Please Note: This article is written for users of the following Microsoft Excel versions: 97, 2000, 2002, and 2003. If you are using a later version (Excel 2007 or later), this tip may not work for you. For a version of this tip written specifically for later versions of Excel, click here: Reorganizing Data.

Reorganizing Data

by Allen Wyatt
(last updated April 19, 2014)

If you import a data list into Excel, it is not unusual to end up with a lot of data in column A. In fact, it is not unusual to have nothing in any of the other columns. (This all depends on the nature of the data you are importing, of course.) As part of working with the data in Excel, you may want to "reorganize" the data so that it is pulled up into more columns than just column A.

As an example, imagine that you imported your data, and it ended up occupying rows 1 through 212 of column A. What you really want is for the data to occupy columns A through F, of however many rows are necessary to hold the data. Thus, A2 needs to be moved to B1, A3 to C1, A4, to D1, A5 to E1, A6 to F1, and then A7 to A2, A8 to B2, etc.

To reorganize data in this manner, you can use the following macro. Select the data you want to reorganize, and then run the macro. You are asked how many columns you want in the reorganized data, and then the data shifting begins.

Sub CompressData()
    Dim rSource As Range
    Dim rTarget As Range
    Dim iWriteRow As Integer
    Dim iWriteCol As Integer
    Dim iColCount As Integer
    Dim iTargetCols As Integer
    Dim J As Integer

    iTargetCols = Val(InputBox("How many columns?"))
    If iTargetCols > 1 Then
        Set rSource = ActiveSheet.Range(ActiveWindow.Selection.Address)
        If rSource.Columns.Count > 1 Then Exit Sub

        iWriteRow = rSource.Row + (rSource.Cells.Count / iTargetCols)
        iWriteCol = rSource.Column + iTargetCols - 1
        Set rTarget = Range(Cells(rSource.Row, rSource.Column), _
          Cells(iWriteRow, iWriteCol))

        For J = 1 To rSource.Cells.Count
            rTarget.Cells(J) = rSource.Cells(J)
            If J > (rSource.Cells.Count / iTargetCols) Then _
              rSource.Cells(J).Clear
        Next J
    End If
End Sub

The macro transfers information by defining two ranges: the source range you selected when you ran the macro and the target range defined by the calculated size based on the number of columns you want. The source range is represented by the rSource variable object, and the target range by rTarget. The For ... Next loop is used to actually transfer the values.

ExcelTips is your source for cost-effective Microsoft Excel training. This tip (2301) applies to Microsoft Excel 97, 2000, 2002, and 2003. You can find a version of this tip for the ribbon interface of Excel (Excel 2007 and later) here: Reorganizing Data.

Author Bio

Allen Wyatt

With more than 50 non-fiction books and numerous magazine articles to his credit, Allen Wyatt is an internationally recognized author. He  is president of Sharon Parq Associates, a computer and publishing services company. ...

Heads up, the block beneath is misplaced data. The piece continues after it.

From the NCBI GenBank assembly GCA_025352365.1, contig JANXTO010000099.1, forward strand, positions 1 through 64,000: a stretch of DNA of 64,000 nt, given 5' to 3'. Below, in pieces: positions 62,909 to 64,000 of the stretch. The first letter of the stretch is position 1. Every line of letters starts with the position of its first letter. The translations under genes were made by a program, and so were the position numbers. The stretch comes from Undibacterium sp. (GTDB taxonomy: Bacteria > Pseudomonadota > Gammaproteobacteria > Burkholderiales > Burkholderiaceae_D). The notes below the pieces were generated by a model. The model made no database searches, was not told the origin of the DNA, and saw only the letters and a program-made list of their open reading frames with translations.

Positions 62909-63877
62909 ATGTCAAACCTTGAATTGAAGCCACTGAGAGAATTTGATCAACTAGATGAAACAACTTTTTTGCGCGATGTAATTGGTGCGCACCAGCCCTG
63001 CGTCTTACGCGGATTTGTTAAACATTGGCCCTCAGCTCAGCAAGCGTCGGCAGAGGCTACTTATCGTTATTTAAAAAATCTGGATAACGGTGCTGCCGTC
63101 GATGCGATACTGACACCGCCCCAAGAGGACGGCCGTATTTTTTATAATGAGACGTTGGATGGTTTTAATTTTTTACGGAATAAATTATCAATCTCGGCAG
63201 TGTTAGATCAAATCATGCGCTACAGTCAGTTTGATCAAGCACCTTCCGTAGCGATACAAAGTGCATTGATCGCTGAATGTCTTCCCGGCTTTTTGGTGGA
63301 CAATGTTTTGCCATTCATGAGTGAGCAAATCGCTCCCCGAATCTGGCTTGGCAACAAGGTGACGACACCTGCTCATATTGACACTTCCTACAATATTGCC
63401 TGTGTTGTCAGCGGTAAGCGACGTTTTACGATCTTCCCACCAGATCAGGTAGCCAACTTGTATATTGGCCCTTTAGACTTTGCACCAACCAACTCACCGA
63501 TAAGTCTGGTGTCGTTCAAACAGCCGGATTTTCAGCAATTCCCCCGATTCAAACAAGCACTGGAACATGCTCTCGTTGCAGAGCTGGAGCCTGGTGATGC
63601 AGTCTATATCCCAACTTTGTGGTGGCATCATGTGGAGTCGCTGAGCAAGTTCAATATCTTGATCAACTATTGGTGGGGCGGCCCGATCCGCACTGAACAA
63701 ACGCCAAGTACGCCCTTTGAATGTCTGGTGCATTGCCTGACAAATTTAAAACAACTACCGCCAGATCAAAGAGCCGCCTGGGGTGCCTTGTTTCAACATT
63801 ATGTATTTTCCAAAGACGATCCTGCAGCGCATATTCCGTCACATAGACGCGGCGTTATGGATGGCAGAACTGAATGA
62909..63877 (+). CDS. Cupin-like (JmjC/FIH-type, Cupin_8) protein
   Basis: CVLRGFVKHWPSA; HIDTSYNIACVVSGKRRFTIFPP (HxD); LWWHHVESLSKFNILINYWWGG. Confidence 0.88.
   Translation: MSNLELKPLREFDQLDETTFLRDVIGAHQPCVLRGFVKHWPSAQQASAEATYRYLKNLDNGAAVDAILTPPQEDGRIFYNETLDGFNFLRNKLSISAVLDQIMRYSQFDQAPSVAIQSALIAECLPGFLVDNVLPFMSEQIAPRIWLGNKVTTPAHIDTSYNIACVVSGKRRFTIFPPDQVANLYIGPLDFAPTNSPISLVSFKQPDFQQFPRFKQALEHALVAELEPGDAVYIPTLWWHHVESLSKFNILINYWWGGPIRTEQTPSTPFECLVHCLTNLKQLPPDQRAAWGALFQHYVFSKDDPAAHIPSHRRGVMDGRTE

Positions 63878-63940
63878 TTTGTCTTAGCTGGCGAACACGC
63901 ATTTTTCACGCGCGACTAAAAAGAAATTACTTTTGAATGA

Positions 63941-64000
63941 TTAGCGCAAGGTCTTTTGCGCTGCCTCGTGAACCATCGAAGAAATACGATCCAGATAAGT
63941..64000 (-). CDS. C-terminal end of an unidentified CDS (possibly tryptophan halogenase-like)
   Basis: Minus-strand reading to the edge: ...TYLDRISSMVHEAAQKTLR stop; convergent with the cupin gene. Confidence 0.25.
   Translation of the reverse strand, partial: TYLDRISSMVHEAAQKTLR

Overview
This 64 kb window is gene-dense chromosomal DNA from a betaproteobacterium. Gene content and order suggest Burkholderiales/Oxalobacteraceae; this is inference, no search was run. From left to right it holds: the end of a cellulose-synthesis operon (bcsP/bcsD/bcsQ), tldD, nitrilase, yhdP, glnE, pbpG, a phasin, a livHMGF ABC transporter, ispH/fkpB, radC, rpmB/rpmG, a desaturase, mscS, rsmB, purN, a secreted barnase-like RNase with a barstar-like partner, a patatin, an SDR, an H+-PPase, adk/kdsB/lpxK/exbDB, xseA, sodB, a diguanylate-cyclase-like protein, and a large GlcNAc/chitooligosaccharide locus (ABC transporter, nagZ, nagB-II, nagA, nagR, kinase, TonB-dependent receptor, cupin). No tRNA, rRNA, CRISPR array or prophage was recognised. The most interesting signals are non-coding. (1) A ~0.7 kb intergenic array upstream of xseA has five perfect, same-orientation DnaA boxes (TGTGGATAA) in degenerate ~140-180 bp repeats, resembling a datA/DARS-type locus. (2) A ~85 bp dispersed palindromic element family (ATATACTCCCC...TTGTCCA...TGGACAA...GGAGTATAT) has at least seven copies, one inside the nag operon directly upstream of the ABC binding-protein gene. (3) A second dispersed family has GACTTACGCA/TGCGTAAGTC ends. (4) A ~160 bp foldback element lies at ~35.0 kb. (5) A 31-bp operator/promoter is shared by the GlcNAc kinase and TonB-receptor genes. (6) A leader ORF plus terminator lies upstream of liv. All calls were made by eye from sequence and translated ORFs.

MORE FROM ALLEN

Sequentially Numbered Labels

A common task in Word is to create labels. This tip presents two approaches you can use when you need to create labels that ...

Discover More

Renaming an AutoText Entry

There are a couple of ways that you can rename an existing AutoText entry. This tip describes the techniques you can use, ...

Discover More

Self-Aware Macros

Sometimes it may be helpful for a macro to know exactly where it is being executed. This tip provides a way that you can ...

Discover More

Comprehensive VBA Guide Visual Basic for Applications (VBA) is the language used for writing macros in all Office programs. This complete guide shows both professionals and novices how to master VBA in order to customize the entire Office suite for their needs. Check out Mastering VBA for Office 2010 today!

More ExcelTips (menu)

Converting Text Case

Ever notice that if someone types in all CAPS, it appears they are shouting? If your worksheets include lots of text, you may ...

Discover More

Easily Adding Blank Rows

Want to add a bunch of blank rows to a your data and have those rows interspersed among your existing rows? Here's a quick ...

Discover More

Skipping Hidden Rows in a Macro

As your macro processes information in a worksheet, you may want to make sure that it skips over rows that are hidden. The ...

Discover More
Subscribe

FREE SERVICE: Get tips like this every week in ExcelTips, a free productivity newsletter. Enter your address and click "Subscribe."

View most recent newsletter.

Comments

If you would like to add an image to your comment (not an avatar, but an image to help in making the point of your comment), include the characters [{fig}] in your comment text. You’ll be prompted to upload your image when you submit the comment. Images larger than 600px wide or 1000px tall will be reduced. Up to three images may be included in a comment. All images are subject to review. Commenting privileges may be curtailed if inappropriate images are posted.

What is 7 + 5?

There are currently no comments for this tip. (Be the first to leave your comment—just use the simple form above!)


This Site

Got a version of Excel that uses the menu interface (Excel 97, Excel 2000, Excel 2002, or Excel 2003)? This site is for you! If you use a later version of Excel, visit our ExcelTips site focusing on the ribbon interface.

Newest Tips
Subscribe

FREE SERVICE: Get tips like this every week in ExcelTips, a free productivity newsletter. Enter your address and click "Subscribe."

(Your e-mail address is not shared with anyone, ever.)

View the most recent newsletter.